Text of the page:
‘Prayerful Dispossession and the Grammar of Thinking Theologically: Sarah Coakley and Gillian Rose’ (New Blackfriars)

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  Gillian Rose’s re-thinking of Hegel in the wake of twentieth century ‘right’ and ‘left’ wing Hegelianisms has offered occasion for a recovery of Hegel’s Phenomenology of Spirit as more than simply the narration of the way consciousness absorbs its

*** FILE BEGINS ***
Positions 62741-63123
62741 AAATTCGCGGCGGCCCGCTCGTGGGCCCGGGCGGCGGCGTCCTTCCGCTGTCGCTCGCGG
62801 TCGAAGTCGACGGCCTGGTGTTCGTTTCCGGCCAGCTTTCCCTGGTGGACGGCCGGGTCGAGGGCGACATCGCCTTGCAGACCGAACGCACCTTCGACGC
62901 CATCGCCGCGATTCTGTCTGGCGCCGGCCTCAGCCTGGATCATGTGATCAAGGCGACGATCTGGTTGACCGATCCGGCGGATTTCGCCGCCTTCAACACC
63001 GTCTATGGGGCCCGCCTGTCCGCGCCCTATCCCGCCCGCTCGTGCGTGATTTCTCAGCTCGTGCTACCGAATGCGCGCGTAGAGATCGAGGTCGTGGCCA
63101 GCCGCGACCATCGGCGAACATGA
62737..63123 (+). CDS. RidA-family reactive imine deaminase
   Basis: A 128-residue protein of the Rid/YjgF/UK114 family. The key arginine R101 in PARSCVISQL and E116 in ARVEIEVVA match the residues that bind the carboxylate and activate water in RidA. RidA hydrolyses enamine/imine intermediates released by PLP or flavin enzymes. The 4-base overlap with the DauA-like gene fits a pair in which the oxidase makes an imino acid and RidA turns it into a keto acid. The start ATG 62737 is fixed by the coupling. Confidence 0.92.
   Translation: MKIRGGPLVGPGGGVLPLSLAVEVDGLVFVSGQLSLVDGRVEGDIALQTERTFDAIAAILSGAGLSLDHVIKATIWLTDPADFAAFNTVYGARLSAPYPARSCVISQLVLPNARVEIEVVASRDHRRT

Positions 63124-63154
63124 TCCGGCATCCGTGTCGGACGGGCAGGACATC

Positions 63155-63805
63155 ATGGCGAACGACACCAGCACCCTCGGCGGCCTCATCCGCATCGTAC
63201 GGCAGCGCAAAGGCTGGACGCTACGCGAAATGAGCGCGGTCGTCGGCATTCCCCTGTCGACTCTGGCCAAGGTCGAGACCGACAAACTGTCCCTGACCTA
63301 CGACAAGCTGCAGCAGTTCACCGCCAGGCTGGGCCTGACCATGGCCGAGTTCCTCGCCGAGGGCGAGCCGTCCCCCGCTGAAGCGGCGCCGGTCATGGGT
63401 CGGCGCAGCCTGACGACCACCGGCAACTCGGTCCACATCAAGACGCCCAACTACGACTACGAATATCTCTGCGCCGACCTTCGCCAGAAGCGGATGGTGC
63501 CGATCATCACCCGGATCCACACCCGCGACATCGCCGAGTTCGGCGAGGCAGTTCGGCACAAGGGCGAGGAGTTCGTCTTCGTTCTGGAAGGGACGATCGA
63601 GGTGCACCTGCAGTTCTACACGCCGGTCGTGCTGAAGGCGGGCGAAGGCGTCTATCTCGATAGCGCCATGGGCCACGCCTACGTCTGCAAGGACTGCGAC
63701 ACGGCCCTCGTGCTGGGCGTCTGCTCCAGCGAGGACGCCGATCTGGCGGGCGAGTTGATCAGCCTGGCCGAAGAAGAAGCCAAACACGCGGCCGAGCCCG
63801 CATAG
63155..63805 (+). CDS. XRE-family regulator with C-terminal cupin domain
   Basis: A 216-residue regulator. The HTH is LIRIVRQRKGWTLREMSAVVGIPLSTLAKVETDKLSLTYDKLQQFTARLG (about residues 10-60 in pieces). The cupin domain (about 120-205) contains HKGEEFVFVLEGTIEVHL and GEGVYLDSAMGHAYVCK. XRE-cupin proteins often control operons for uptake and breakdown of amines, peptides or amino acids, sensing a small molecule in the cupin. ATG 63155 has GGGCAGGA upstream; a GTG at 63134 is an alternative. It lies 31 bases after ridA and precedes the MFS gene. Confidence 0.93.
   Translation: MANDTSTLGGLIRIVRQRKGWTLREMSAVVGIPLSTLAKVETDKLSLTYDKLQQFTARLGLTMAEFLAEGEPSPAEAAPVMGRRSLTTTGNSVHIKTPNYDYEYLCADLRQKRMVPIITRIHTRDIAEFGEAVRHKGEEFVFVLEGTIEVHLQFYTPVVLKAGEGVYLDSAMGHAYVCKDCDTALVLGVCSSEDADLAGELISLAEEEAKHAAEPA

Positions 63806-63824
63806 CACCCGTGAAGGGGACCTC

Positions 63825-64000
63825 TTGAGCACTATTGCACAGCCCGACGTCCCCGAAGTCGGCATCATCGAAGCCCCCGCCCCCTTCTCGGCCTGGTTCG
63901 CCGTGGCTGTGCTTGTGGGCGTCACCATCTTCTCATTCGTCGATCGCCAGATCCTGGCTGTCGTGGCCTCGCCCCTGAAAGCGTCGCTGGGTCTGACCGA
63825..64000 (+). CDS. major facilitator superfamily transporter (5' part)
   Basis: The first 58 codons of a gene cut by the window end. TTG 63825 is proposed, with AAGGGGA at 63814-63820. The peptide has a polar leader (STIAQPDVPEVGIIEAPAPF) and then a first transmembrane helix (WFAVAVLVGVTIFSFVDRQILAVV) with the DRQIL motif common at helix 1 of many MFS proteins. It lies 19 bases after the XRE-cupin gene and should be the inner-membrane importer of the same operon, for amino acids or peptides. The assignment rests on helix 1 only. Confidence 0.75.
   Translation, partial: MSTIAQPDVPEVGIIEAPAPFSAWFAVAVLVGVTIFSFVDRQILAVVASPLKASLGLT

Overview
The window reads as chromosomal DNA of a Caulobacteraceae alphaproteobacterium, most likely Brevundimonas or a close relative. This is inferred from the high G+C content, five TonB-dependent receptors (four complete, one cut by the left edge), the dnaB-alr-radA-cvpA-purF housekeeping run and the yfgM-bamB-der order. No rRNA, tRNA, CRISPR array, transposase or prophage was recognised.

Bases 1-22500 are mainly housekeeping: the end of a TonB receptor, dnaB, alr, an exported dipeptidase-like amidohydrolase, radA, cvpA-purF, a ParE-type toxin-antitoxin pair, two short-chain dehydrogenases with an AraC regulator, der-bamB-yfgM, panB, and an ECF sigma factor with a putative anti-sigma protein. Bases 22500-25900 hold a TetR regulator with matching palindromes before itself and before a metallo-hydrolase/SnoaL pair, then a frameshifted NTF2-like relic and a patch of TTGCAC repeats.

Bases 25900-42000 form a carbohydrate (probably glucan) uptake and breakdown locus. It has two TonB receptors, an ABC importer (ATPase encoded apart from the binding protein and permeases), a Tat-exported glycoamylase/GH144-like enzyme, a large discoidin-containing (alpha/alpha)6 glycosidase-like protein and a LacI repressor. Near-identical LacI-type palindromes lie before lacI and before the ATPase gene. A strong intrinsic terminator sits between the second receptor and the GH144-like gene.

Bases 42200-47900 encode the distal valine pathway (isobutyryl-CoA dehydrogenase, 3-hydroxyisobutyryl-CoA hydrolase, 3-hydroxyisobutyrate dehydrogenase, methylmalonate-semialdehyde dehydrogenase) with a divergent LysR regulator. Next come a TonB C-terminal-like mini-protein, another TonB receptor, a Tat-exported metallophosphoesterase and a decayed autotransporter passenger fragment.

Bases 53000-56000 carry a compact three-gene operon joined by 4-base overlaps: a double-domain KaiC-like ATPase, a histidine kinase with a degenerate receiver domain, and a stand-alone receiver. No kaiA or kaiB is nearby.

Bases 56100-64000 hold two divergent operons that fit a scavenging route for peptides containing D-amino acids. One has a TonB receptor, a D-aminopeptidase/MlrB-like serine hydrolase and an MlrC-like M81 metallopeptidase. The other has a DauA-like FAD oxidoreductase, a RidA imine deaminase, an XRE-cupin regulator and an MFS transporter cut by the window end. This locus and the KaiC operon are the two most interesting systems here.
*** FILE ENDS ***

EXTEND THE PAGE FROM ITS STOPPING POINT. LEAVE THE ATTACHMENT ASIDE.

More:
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  DOI:10.1111/nbfr.12085 Prayerful Dispossession and the Grammarof Thinking Theologically: Sarah Coakleyand Gillian Rose * Scott A. Kirkland Abstract Gillian Rose’s re-thinking of Hegel in the wake of twentieth cen-tury ‘right’ and ‘left’ wing Hegelianisms has offered occasion for arecovery of Hegel’s  Phenomenology of Spirit   as more than simplythe narration of the way consciousness absorbs its objects, as text-book accounts often suggest. Rose’s suggestion is that Hegel offersa program of radical criticism that destabilises the modern ego inspeculative thought itself. Sarah Coakley’s recent first volume, of aproposed four, of her systematic theology triangulating Trinity, prayerand dispossessive spiritual practices provides a fruitful dialogue part-ner for Rose’s project in that Coakley offers a mode of thinkingabout prayer deeply attentive to the shape of spiritual discipline andit’s relation to theological grammar. This paper contests that it is pre-cisely in the non-objectivity of divine being, as thought by Rose andCoakley, that we find resources for conceptualising thinking itself asa dispossessive spiritual act. The theological and the spiritual (the-ory and praxis) cannot, therefore, be partitioned out without violencebeing done to the act of thinking itself. Keywords Sarah Coakley, Gillian Rose, Prayer, Thinking, Neo-Kantianism 1. Introduction This is a paper in exploration of a theo-logic of prayer. The suspi-cion I have is that there is a convergence between the work of GillianRose and Sarah Coakley in the way both come to think about therelationship between practices of prayer and patterns of thought. One * I would like to thank Sarah Coakley for her helpful and constructive feedback on thispiece. C  2014 The Dominican Council. Published by John Wiley & Sons Ltd. 2014, 9600 Garsington Road, Oxford OX4 2DQ, UK, and 350Main Street, Malden MA 02148, USA  2 Prayerful Dispossession and the Grammar of Thinking Theologically of the often lamented problems of ‘modern’ theology is the seem-ing dislocation of the academic discipline of theological reflectionfrom contemplative practices. This, I want to suggest with Rose, isa result of a certain kind of neo-Kantianism that enters theologi-cal discourse at a critical moment driving a wedge between theoryand praxis by placing certain concepts in a ‘transcendental register’,so determining the relationship between subject and object  a priori .These neo-Kantianisms of different forms preclude learning as some-thing immanent to the consciousness itself by supplying a certainmythology, “the myth of the subject in possession.” 1 Vincent Lloydsummarises this well, One of Gillian Rose’s insights was that philosophy, since Kant (andbefore Kant), has most often conducted its investigation by placingcertain privileged concepts in a transcendental register. These conceptsdetermine the conditions of possibility for the empirical world. Thecontent of the transcendental register is immune from criticism; nothingin the empirical world can affect it. But where does the content of thetranscendental register come from? What is the source of its authority?Perhaps it seems self-evident, perhaps it seems god-given, or perhapsit seems the result of exhaustive reflection.In fact, any content of the transcendental register is merely an el-evated, sanctified aspect of the ordinary world. Any content of thetranscendental register is rhetoric usurping the place of philosophy. 2 The convergence with Coakley’s project comes when we begin toconsider the careful ways in which she comes to think the re-orderingof desire in contemplative participation in the Spirit. Improvising onher work we might say, contemplative practices foster forms of self-dispossession that enlarge and simultaneously re-order the possibili-ties of thought, speech and silence available to us as we participatein the Son’s prayer to the Father in the Spirit. There is an epistemicenlargement and slippage that takes place precisely in an ordereddispossession. The life of God is no static moment that can be com-municated in conceptual refinement, but is a participative event inwhich we re-learn thought again and again as we are given to ap-proach God in prayer. As we ascend into divine darkness we find,paradoxically, that we are opened up in new ways to ever richerepistemic possibilities. 1 Rowan Williams, ‘Between Politics and Metaphysics: Reflections in the Wake of Gillian Rose’ in  Modern Theology  11:1 (1995), pp. 3–22. 2 Lloyd,  Law and Transcendence: On the Unfinished Project of Gillian Rose  (London:Palgrave MacMillan, 2009), p. 97. Lloyd’s argument goes on to suggest that there islittle space for transcendence in Rose. However, following Andrew Shanks, I want tosuggest that there is a latent form of transcendence in Rose’s thought. Andrew Shanks,  Against Innocence: Gillian Rose’s Reception and Gift of Faith  (London: SCM Press, 2008)p. 41–97. C  2014 The Dominican Council  Prayerful Dispossession and the Grammar of Thinking Theologically 3 However, this implies a radical discomfort, which does not allowfor the refuge of the transcendental register. It implies we need tolearn how to speak of   loss  and of   error   in ways that are theologicallysignificant not simply as moments of epistemic negation, but as aradical dislocation of the moral subject – Gethsemane – thus movingus beyond the evocation of a transcendent noetic register. The Son’scry, ‘  Abba,  Father ’,  which we are given to echo in the Spirit (Rom8:15), is a cry from a moment of incomprehension and loss, but alsoof obedience and renewed comprehension of the ethical task. Rose’sproject then becomes important at the moment we find the need tothink a kind of phenomenology of consciousness’ recovery of itself in loss, of the theological importance of error, misrecognition and si-lence. The two projects intersect as we think prayer as a participationin a divine knowing, as the progressive  re-ordering  of our  disordered  perceptions in a movement of dispossession. 2. ‘The Transcendental Register’: Kant and Modernity ‘Neo-Kantianism’ becomes identified, for Rose, with a number of diverse philosophical projects that ‘dirempt’ law from ethics, theuniversal from the particular. “‘Diremption’ draws attention to thetrauma of separation of that which was, however, as in marriage, not   srcinally united”. 3 Diremptions, politically, indicate the ways inwhich modern philosophy, in the wake of neo-Kantianism, becomesuneasy with the relationship between a discourse of human rightsand the actualities of power mediated to us in political institutions.The corruption in Kant’s project is then read as lying in his distinc-tion between the knowable realm of experience and the unknowablerealm of things in themselves and the moral law. This then worksto distinguish the ‘question of fact’ from the ‘question of law’; thatis, in the former, the acquisition of concepts in experience, and, inthe later, the establishment of an  a priori  relationship with objects.In turn, this enables a mode of thinking law that is detached fromthe  difficulty  of the negotiations of experience, for the establishmentof the possibility of the apprehension of experience is not derivedfrom reflection upon experience.  Reason  and  actuality  are held at adistance by ‘general logics’ (Hermann Cohen); logics that functionin a linear fashion starting from an abstract proposition. 4 This leadsto the “debasement of experience” and “excludes any inquiry intoempirical reality”. 5 3 Rose,  The Broken Middle: Out of Our Ancient Society  (Cambridge: Blackwell, 1992),p. 236. 4 See Rose,  Hegel Contra Sociology  (London: Verso, 2009), p. 2–14. 5 Rose,  Hegel Contra Sociology,  9. Cited in, Vincent Lloyd,  Law and Transcendence, p. 17. C  2014 The Dominican Council  4 Prayerful Dispossession and the Grammar of Thinking Theologically At this point we need to drive back into the way Rose seesthis form of neo-Kantianism shaping the subject. She rehearses aneo-Kantian criticism of Kant: a transcendental approach to knowl-edge functions in such a way that knowledge “is the synthesis of themanifold of perception into appearances. These appearances do notexist in themselves, but only relative to the subject in which theyinhere.” 6 Appearances are not, then, things in themselves, but arecontingent upon the subject’s apprehension. Because of this, objec-tive validity belongs to “the synthesis of experience, but not to anythings in themselves.” 7 So, then, “if the idea that the mind synthe-sises the objects of knowledge is accepted, then it can be arguedthat it makes no sense to retain ‘reality’ for something beyond ourknowledge.” 8 The (Marburg) neo-Kantian criticism of Kant, then, isin that the ‘unity of consciousness’ does not refer to the oppositionbetween subject and object but, “to unity based on the principle of pure logic, the logic of scientific consciousness. Scientific thought isthe unity of the creating and its creations and its activities of unifyingand diversifying are a never-ending, infinite task.” 9 It is important that we take this back into the way the subject isbeing construed because it is the “subject in possession” of her intel-lectual faculties that is able to do this. This is seen as being a productof the Enlightenment search for ‘authority’, which is read, in turn,as a continuation of the crisis of the reformation. So, Rose boldlyclaims, “Modernity is Protestant, not humanistic”. 10 The problem is“Kant in all his pietism.” 11 The Kantian subject becomes “divinelyconfident that no work needs to be done for his salvation” 12 be-cause “ignorance is the only fallen condition, not sin”, 13 which isindeed the Gnostic condition with which Rose diagnoses modernity and   postmodernity. Kant, then, ... knew that, since Luther, authority and scepticism keep changingplaces: one person’s authority is another’s scepticism. ...When Scrip-ture was substituted for sacerdotalism by the Protestant Reformation, itwas claimed that reason had replaced superstition and worldly author-ity. “Subjective whim has replaced the apostolic tradition,” ripostes thecounter-claim. Once this exchange had been launched, all authority isrelativised, because both sides are ultimately sceptical... 14 6 Rose,  Hegel Contra Sociology,  p. 4. 7 Rose,  Hegel Contra Sociology,  p. 5. 8 Rose,  Hegel Contra Sociology,  p. 5. 9 Rose,  Hegel Contra Sociology,  p. 12. 10 Rose,  Paradiso  (London: Menard Press, 1999), p. 20. 11 Rose,  Paradiso,  p. 20. 12 Rose,  Mourning Becomes the Law: Philosophy and Representation  (Cambridge:Cambridge University Press, 1997), p. 127. 13 Rose,  Paradiso,  p. 26. 14 Gillian Rose,  Love’s Work   (New York: New York Review of Books, 2011), p. 127. C  2014 The Dominican Council  Prayerful Dispossession and the Grammar of Thinking Theologically 5 Kantian logic functions in binary oppositions grounded in the sub- ject’s difficulties apprehending the object. The  ding an sich  [thing initself], hidden from view as we only apprehend through the sensesmediated by  a priori  categories of judgement, precludes the subjectfrom ever really apprehending the object, and so isolates us fromever engaging the world in any generative or creative way, henceneo-Kantianism’s radicalising of Kant’s subject. Because God is onlyapprehended in reason, we are equally unable to apprehend God ashe does not present himself to us in the world of sensory experi-ence thereby engaging the faculties of judgement, and so suspendingand reframing our action.  God has nothing to do with thought it-self.  These binaries are set, never to be overcome, and it is this thatis deeply problematic (particularly as it radicalises itself in Fichte’sself-positing subject). 15 3. Overcoming Kantian Oppositions: Rose’s Hegel Against neo-Kantianism, Rose’s project is interested in the shape of error, of misrecognition, in the process of knowing. The retreat of post-modernity into “a playful Sophistry, replacing knowledge with‘discourses’, critique with ‘plurality’, conceptuality with ‘the Other’,renouncing in general any association with law or with mediation” 16 is the result of a retreat from the supposed totalising ideologiesof modernity. Yet, this retreat is seen simply as the flip side of atotalitarian epistemology. For, as she identifies in postmodern ‘newethics’, “‘The Other’ is misrepresented as sheer alterity, for ‘theOther’ is equally distraught subject searching for its substance, itsethical life. . .  New ethics  would transcend the autonomy of thesubject by commanding that I substitute myself for ‘the Other’(heteronomy) or by commending attention to ‘the Other’.” 17 Thisheteronomous substitution of myself for ‘the Other’, Rose contends,denies the “immanence of the self-relation of ‘the Other’ to myown self-relation” 18 thus denying the  pathos  of the process of coming to know, the  broken middle  out of which we come both 15 See Rose,  Hegel Contra Sociology,  p. 98–107. 16 Rose,  The Broken Middle,  p. xii. 17 Rose,  Judaism and Modernity: Philosophical Essays  (Oxford: Wiley-Blackwell,1993), p. 8. Again Rose notes, “Post-modernism is submodern: these holy middles of ecstatic divine-milieu, irenic other city, holy community – face to face or Halachic – andthe unholy one of the perpetual carnival market, bear the marks of their unexplored precon-dition: the diremption between the moral discourse of rights and the systematic actualityof power, within and between modern states.” p. 47–48. 18 Rose,  Judaism and Modernity,  p. 8. C  2014 The Dominican Council